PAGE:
"Just pick the two cars that you liked the best." Seems simple enough, right? Web editor Bob Hernandez and I just had to march through the lawn of Shoreline's (Long Beach) Marina Green Park and gawk at over 400 cars in order to choose two we thought stood out amongst row after row of pristine builds. Oh, and also photograph over 400 cars; take care of multiple social media posts as well as a few Facebook Live videos and collect a few iPhone video assets. Ok, not all that simple.
If there's any car-related event throughout the year that I wish I could attend without any work responsibilities, it's JCCS. The vibe is welcoming, the cars are all over the board, from the obscure to the more popular and highly modified and everything in between. It would be a nice change of pace to just pick them apart rather than racing against the clock. Regardless, we were tasked with choosing two cars to receive the coveted Super Street awards, and as you might expect, that was the toughest part of the day.
I'd be lying if I said we spent adequate time at each and every single car to really dig in and check out the endless details along with understanding the builder's vision, as that just wasn't possible given our workload. Instead, we just left it open and waited for those few that forced us to walk back in for a second or third, much closer look, forgetting for a moment about the time crunch entirely, and these two builds did just that. They might not be the most period correct, produce the most power, or have the rarest of parts attached in comparison to this car or that, but overall, the combination of style and execution really impressed us. There's no score sheet, no agenda, just two cars that we couldn't get enough of.
Competitor No. 61
1972 Datsun 510
There are a thousand ways to build a 510 and it feels like we've seen just about all of them. The platform is user friendly, in that it's an affordable platform to start with, works well with a number of engine swaps, and has a solid amount of aftermarket backing.
Of course, a 40-plus-year-old chassis is going to require some time and money to get up to standard, and some do the bare minimum while others, like Gil, go all out.
Like all car builds, the wheel and tire choice can make or break the look, feel, and performance of a 510. Gil nailed it with his gold/polished Work Equip 40s that not only provide the perfect fit, but also complement the Tangerine paintwork. Wilwood brakes slow things down and a QA1/KYB AGX combo give the sedan that perfect height and a huge jump forward in handling compared to the factory goods.
Front and rear, SSS head and taillights replaced the stockers, the original mirrors were substituted for fender-mounted versions, and the L.E.D. headlights share space with polished velocity stacks. Peek into the driver's side inlet and you get a good look at the turbo that helps power this 510.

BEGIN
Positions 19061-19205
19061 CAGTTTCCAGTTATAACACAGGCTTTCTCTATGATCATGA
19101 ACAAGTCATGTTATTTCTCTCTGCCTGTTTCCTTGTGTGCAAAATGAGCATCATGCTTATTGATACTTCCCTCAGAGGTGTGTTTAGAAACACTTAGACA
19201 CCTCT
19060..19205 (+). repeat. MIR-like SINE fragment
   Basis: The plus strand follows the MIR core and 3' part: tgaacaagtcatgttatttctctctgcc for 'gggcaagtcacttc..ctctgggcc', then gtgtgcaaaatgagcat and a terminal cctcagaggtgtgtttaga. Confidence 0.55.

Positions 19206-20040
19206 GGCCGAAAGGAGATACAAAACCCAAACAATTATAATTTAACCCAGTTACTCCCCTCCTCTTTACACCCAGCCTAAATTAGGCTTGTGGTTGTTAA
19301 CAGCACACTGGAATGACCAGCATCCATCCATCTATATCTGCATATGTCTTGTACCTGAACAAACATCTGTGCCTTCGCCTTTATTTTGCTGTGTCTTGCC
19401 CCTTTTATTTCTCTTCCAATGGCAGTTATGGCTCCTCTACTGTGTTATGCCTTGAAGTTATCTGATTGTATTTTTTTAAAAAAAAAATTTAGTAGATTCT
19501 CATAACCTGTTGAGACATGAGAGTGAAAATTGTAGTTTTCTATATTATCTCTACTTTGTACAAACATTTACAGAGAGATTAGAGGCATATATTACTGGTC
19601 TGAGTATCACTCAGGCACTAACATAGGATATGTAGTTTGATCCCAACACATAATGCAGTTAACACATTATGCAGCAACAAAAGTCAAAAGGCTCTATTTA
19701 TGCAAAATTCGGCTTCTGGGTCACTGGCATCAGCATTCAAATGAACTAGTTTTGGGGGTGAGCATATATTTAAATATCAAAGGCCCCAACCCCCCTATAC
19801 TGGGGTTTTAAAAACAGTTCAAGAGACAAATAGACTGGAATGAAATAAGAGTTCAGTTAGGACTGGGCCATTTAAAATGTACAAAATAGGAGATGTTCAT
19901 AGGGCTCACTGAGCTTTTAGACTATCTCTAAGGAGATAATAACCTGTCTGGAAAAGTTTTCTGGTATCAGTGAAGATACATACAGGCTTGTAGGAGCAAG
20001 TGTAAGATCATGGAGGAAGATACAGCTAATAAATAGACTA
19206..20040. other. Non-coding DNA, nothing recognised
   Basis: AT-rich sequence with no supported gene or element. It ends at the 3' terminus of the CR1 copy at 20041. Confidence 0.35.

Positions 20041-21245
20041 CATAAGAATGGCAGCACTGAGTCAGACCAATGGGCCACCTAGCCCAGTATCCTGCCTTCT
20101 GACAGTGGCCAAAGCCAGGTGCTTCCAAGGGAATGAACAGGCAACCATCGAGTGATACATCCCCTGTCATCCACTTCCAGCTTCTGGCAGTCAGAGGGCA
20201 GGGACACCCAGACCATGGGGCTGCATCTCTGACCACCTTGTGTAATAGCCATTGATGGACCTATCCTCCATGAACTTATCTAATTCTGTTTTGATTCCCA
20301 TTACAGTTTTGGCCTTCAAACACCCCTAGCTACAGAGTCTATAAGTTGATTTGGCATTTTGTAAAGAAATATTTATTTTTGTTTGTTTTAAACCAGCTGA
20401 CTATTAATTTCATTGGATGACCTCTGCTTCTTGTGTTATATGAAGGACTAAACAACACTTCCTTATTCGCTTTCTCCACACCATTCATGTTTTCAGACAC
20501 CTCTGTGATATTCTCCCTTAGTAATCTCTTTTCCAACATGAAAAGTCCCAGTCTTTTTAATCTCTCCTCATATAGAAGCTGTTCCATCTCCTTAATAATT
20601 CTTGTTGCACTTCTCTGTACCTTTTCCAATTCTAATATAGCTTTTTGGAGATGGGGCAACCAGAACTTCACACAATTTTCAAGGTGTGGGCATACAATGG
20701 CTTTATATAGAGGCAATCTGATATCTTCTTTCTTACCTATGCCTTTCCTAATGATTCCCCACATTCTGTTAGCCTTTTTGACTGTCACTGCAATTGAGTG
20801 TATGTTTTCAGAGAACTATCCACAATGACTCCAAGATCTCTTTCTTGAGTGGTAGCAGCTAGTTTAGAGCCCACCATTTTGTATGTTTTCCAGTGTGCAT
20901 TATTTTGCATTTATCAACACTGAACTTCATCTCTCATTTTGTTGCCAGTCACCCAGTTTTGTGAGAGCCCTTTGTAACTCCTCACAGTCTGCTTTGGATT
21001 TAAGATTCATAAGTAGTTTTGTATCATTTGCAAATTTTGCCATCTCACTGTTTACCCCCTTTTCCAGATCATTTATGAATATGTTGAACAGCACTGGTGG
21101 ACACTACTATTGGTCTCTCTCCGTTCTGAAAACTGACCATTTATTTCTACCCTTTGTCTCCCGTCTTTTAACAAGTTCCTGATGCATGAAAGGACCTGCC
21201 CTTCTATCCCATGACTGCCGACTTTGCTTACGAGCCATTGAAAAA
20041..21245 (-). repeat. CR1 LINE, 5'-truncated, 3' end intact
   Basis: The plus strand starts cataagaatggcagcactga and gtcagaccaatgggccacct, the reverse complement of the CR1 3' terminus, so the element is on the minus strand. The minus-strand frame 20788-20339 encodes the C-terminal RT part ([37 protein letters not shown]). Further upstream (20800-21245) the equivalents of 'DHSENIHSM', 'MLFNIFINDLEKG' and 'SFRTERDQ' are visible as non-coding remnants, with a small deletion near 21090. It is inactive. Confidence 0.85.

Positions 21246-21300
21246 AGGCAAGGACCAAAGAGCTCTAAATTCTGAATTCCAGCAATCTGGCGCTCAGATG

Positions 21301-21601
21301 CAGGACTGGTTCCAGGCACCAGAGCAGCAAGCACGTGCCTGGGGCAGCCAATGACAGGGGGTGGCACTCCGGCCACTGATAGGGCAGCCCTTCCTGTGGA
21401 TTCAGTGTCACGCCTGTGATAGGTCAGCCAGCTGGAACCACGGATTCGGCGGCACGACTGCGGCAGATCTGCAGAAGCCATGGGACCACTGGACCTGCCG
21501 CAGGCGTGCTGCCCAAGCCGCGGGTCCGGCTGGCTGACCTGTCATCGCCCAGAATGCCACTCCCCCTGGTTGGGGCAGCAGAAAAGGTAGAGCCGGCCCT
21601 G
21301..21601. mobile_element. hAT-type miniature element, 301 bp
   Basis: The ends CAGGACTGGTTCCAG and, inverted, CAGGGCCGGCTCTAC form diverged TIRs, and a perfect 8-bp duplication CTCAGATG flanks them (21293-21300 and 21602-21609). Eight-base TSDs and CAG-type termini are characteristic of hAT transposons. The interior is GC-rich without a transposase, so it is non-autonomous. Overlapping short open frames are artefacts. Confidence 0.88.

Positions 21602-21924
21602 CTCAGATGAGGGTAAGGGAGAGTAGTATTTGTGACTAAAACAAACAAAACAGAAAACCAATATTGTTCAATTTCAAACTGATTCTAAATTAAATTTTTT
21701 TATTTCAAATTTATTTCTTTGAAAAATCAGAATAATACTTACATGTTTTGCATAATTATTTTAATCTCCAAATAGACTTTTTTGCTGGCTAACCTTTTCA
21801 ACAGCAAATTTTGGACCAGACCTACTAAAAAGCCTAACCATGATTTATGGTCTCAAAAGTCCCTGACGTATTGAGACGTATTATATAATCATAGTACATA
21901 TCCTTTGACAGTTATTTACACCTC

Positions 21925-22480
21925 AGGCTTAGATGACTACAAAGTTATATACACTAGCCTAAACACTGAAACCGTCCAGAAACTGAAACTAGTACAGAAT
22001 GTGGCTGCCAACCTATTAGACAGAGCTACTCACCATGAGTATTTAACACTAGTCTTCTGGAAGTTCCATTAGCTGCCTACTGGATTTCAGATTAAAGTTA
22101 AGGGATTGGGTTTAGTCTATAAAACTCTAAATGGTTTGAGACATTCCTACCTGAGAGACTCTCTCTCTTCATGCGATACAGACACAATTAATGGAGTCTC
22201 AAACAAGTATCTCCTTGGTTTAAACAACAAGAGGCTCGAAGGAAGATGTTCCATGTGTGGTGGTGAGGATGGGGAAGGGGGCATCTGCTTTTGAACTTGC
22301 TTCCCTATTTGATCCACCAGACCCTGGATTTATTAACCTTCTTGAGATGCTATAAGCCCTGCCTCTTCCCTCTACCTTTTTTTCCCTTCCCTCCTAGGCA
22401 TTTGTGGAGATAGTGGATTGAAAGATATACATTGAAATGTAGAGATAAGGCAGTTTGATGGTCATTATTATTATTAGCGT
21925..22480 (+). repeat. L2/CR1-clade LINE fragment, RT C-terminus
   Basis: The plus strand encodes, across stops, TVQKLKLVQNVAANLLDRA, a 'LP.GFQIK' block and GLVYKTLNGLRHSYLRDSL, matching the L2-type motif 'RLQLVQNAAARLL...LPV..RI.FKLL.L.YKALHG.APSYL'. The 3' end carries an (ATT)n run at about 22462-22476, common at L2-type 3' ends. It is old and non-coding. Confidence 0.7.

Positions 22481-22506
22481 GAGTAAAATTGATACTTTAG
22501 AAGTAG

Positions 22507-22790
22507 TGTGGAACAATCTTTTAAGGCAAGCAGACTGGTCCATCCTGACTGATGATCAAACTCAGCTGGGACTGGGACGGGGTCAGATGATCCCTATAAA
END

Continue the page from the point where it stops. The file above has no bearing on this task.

SR20DET swapped 510s have been around for years. However, stand over Gil's engine and you take note of just how much work went into making the bay a little cleaner and a little more detailed than the next guy's. More than just a pretty face, the S14-derived SR block was stuffed with CP forged pistons and Manley rods before being fastened to a ported and polished head with ARP hardware.
Ikeya Formula ITBs and Tomei Poncams join a Garrett GTX3071r to move air along while ID1000s maintain fuel delivery. The valve cover received some custom pinstriping and a nod to Gil's crew, Team Wildcards, and much of the bay's sheet metal has been reworked for a smooth, seamless look. For our money, it doesn't get any better than a built and swapped 510 with nice paintwork and a laundry list of minute details.
1971 Datsun 240Z
If you've been around this industry for a while, then you definitely recognize the name PJ Bonifacio. Responsible for paint and bodywork on far too many builds to count, many have taken home countless awards and ended up in magazines galore. So right away, the two-tone paint and smooth finish drew us in.
Of all of the cars on display at JCCS, Datsun is by far the most popular and represents the largest portion of the show. At this show, Z cars in particular are everywhere and in every conceivable state of restoration or restomod, depending on the build direction. Beyond the custom paint you'll find a set of 15x9 rollers wrapped in Toyo R888s that cover Wilwoods all the way around and the fender flares and bumpers have been painted gloss black to play off of the dark roofline.
Inch a little closer and with the hood up, you realize the carbureted heart is a thing of the past, replaced by Nissan's RB26DETT thanks to a set of McKinney Motorsports mounts and fitted with an N1 turbo upgrade.
The valve cover sees the same gloss black treatment you saw on the exterior while the intake manifold is coated gray for some added contrast along with the HKS fuel rail. Putting the power to the pavement is a 5-speed RB25 trans complete with an OS Giken twin plate clutch, flywheel, and LSD, and at each corner you'll find Techno Toy Tuning coilovers.
Plop into the custom seats and you're eye-to-eye with a set of DEFI gauges, while just above is an alcantara covered headliner. The rest of the interior is occupied by an Autopower rollcage in case things go bad. Knowing PJ's previous work, this Z fits right into his ever-growing resume of classic builds.